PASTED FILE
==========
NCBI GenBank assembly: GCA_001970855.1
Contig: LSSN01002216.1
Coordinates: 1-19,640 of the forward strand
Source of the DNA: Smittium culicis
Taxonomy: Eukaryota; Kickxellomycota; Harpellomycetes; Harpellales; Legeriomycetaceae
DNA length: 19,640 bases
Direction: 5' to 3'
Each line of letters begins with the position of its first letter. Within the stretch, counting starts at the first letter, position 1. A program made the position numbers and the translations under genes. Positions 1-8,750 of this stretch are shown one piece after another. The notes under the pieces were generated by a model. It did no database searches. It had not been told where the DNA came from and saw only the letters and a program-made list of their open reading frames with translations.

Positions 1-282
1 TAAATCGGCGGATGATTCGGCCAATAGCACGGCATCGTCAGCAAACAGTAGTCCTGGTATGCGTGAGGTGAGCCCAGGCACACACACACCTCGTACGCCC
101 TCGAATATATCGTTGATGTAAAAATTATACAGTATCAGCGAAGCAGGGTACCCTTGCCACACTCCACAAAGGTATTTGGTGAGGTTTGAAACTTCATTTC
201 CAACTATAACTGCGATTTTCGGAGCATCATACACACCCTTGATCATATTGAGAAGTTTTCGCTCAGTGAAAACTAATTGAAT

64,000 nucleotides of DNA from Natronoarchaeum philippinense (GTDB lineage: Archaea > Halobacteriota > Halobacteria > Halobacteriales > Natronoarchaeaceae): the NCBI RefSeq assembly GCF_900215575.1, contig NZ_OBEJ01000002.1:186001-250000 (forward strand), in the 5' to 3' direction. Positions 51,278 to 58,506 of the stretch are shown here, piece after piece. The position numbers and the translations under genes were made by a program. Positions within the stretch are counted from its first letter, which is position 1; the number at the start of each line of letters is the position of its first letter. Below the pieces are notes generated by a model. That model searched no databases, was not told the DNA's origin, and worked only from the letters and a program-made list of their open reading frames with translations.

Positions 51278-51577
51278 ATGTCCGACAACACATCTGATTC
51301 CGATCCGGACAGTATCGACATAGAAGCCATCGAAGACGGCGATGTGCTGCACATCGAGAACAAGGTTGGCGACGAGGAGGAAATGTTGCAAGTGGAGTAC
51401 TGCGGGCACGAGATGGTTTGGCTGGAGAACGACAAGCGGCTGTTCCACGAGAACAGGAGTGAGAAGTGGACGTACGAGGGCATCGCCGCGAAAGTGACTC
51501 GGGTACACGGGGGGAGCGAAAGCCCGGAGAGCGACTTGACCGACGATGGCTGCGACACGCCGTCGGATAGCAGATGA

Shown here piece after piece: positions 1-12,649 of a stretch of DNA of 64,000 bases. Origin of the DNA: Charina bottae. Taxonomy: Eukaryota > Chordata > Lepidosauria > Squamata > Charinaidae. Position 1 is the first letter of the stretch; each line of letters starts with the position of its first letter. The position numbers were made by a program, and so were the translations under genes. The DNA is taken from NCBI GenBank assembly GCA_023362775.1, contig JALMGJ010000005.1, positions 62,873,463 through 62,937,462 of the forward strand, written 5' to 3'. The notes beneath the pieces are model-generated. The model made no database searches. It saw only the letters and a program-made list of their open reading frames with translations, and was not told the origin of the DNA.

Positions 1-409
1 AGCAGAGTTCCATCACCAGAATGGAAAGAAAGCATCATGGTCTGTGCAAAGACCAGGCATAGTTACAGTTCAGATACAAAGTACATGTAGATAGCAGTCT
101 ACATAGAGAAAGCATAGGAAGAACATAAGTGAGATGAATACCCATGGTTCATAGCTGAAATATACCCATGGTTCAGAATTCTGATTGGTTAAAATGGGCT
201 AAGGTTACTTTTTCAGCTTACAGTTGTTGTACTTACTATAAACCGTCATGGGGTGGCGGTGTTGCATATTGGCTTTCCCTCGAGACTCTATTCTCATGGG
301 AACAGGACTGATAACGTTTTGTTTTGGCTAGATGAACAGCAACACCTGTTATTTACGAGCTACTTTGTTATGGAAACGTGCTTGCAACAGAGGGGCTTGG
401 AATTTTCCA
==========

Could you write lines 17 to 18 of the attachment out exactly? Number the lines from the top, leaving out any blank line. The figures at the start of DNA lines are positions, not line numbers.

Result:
51401 TGCGGGCACGAGATGGTTTGGCTGGAGAACGACAAGCGGCTGTTCCACGAGAACAGGAGTGAGAAGTGGACGTACGAGGGCATCGCCGCGAAAGTGACTC
51501 GGGTACACGGGGGGAGCGAAAGCCCGGAGAGCGACTTGACCGACGATGGCTGCGACACGCCGTCGGATAGCAGATGA